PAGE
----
Course Overview


This programme is specifically designed with dedicated courses to deepen students’ understanding of the forces driving the global economy and the operations of the international financial markets. The programme provides both a rigorous foundation in the theory of international finance and necessary technical skills used in applied financial market analysis.

It provides an emphasis on current issues in international economic policy and on recent developments in the areas of multinational investment flows, dynamics of exchange rates, risk management and asset pricing. Students gain a deeper understanding of both the microstructure and macroeconomic implications of these issues, and necessary technical skills for analysing financial data using computer simulation-based models.

The financial services industry, which is a part of the internationally traded services sector, has been identified by the Irish government as one of the key sectors for the delivery of high value-added jobs in Ireland and a crucial sector in the further development of Ireland’s knowledge-based economy.

The programme provides a special emphasis on current issues in international economic policy and on recent developments in the areas of multinational investment flows, dynamics of exchange rates, risk management and asset pricing.

Students gain a deeper understanding of both the microstructure and macroeconomic implications of these issues, and necessary technical skills for analysing financial data using computer simulation based models.

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Applications and Selections

Applications are made online via the NUI Galway Postgraduate Applications System

Who Teaches this Course

Requirements and Assessment

Semester One exams: December.
Semester Two exams: April/May. 

A range of assessment methods are integrated and applied throughout the programme. These include essays, projects, reports, presentations, and computer simulation-based assignments. Students also submit a minor dissertation.

Key Facts

Entry Requirements

Students admitted to the programme will normally hold a primary degree with Second Class Honours, Grade 1 or equivalent international qualification*, which will have included the study and understanding of economics to intermediate level.** Students who hold a Higher Diploma in Economics with Second Class Honours, Grade 1, or equivalent international qualification may also apply. IELTS scores of 6.5 or equivalent if applicable.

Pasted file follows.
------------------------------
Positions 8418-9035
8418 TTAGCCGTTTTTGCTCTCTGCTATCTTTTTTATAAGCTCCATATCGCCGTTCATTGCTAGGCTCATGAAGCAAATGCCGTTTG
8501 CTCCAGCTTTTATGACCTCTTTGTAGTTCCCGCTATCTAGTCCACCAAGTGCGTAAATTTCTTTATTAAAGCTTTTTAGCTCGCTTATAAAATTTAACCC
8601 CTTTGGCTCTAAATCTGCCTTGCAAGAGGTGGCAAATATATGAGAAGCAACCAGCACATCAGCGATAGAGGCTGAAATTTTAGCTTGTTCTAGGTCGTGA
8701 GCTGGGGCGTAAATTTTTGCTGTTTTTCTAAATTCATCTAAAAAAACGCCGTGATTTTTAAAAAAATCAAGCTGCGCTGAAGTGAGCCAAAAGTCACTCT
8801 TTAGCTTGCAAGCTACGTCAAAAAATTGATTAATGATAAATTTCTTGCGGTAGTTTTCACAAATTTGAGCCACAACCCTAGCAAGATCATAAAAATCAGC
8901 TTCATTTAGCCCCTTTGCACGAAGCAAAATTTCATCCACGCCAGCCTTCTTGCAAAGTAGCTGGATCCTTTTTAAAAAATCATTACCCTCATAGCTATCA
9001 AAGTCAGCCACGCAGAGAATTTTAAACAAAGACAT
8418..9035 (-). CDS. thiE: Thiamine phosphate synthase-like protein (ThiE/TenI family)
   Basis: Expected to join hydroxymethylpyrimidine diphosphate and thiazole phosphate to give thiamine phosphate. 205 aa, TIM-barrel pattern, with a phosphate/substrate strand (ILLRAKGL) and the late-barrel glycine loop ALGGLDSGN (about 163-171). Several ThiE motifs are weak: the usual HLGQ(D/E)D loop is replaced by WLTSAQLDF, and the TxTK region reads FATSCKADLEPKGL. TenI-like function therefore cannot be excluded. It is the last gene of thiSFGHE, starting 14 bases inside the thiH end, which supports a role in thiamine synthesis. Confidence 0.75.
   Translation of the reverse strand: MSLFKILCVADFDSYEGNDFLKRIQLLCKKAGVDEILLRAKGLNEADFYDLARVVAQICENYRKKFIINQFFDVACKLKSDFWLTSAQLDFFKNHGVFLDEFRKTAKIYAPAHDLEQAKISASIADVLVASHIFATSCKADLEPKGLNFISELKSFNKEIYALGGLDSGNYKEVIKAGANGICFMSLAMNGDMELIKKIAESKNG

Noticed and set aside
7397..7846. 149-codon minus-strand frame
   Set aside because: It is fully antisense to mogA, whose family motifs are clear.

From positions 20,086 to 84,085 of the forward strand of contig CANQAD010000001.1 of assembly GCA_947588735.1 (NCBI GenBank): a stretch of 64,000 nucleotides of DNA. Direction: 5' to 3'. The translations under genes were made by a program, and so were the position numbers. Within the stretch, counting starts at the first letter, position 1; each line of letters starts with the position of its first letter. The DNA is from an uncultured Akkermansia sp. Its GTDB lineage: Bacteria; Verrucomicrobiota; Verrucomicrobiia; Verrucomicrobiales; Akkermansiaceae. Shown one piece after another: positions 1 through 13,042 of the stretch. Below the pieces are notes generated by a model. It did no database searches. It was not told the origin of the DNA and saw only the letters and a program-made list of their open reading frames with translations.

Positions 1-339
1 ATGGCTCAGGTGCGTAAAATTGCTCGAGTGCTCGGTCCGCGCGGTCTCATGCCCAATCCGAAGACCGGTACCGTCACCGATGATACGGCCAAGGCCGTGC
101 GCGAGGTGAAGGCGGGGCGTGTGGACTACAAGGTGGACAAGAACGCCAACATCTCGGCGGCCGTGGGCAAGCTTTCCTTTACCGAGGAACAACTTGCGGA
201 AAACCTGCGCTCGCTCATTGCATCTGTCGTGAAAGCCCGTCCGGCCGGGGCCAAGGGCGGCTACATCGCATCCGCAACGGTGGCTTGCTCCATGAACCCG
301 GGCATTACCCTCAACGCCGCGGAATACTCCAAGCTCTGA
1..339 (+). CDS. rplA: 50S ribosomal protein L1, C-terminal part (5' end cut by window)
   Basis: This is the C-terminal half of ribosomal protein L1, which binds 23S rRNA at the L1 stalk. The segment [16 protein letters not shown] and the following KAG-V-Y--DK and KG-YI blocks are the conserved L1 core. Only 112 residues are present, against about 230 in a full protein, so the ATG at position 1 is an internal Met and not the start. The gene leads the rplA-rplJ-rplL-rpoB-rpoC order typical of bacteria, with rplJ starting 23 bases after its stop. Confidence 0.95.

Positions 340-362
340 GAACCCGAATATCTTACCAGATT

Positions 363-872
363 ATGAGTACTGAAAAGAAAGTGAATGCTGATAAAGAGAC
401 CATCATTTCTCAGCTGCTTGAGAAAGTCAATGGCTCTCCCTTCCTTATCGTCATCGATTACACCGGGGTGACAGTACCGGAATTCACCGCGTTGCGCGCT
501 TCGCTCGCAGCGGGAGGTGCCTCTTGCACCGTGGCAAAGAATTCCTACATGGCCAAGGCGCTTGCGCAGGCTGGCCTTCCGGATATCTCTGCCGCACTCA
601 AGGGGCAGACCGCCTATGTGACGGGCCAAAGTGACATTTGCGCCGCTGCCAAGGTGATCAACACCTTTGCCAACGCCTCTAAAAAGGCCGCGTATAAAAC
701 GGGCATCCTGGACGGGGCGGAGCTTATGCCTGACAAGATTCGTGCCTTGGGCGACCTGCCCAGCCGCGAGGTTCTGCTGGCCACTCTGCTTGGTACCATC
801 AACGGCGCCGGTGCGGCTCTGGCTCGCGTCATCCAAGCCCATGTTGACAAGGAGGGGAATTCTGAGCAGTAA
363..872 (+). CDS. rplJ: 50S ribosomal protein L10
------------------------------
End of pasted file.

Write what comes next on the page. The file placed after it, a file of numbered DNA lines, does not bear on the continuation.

* In exceptional cases a person without a 2.1 primary degree may be admitted if economics is a major part of their undergraduate degree and if they have achieved a 2.1 average in the economics courses they have taken.

** By "intermediate level economics" we mean courses in microeconomics and macroeconomics at a level typically done in second or third year of an undergraduate programme. Accordingly people who have only studied one year of economics are not eligible for admission.


Additional Requirements

Duration

1 year, full-time

Next start date

September 2021

A Level Grades ()

Average intake

30

Closing Date

Please refer to the offer rounds/closing date webpage.

NFQ level

Mode of study

Taught

ECTS weighting

Award

CAO

Course code

1MIF1

Course Outline

The programme provides a special emphasis on current issues in international economic policy and on recent developments in the areas of multinational investment flows, dynamics of exchange rates, risk management and asset pricing.

Students gain a deeper understanding of both the microstructure and macroeconomic implications of these issues, and necessary technical skills for analysing financial data using computer simulation based models.

Graduates with these skills are highly valued by commercial banks, investment banks and other financial institutions, by public institutions such as Central Banks and by multinational corporations.The Financial Services industry, which is a part of Internationally Traded Services, has been identified by the Irish Government as one of the key sectors for the delivery of high value-added jobs in Ireland and a crucial sector in the further development of Ireland's knowledge-based economy.

The programme includes such modules as:

  • Macroeconomic Theory and Policy
  • Microeconomic Theory
  • Applied Portfolio Management
  • Derivatives and Risk Management
  • Economics and the Global Economy
  • Financial and Macroeconomic History
  • Financial Data Analytics
  • Financial Econometrics
  • Global Financial Economics
  • International Finance

Curriculum Information

Curriculum information relates to the current academic year (in most cases).
Course and module offerings and details may be subject to change.

Glossary of Terms

Credits
You must earn a defined number of credits (aka ECTS) to complete each year of your course. You do this by taking all of its required modules as well as the correct number of optional modules to obtain that year's total number of credits.
Module
An examinable portion of a subject or course, for which you attend lectures and/or tutorials and carry out assignments. E.g. Algebra and Calculus could be modules within the subject Mathematics. Each module has a unique module code eg. MA140.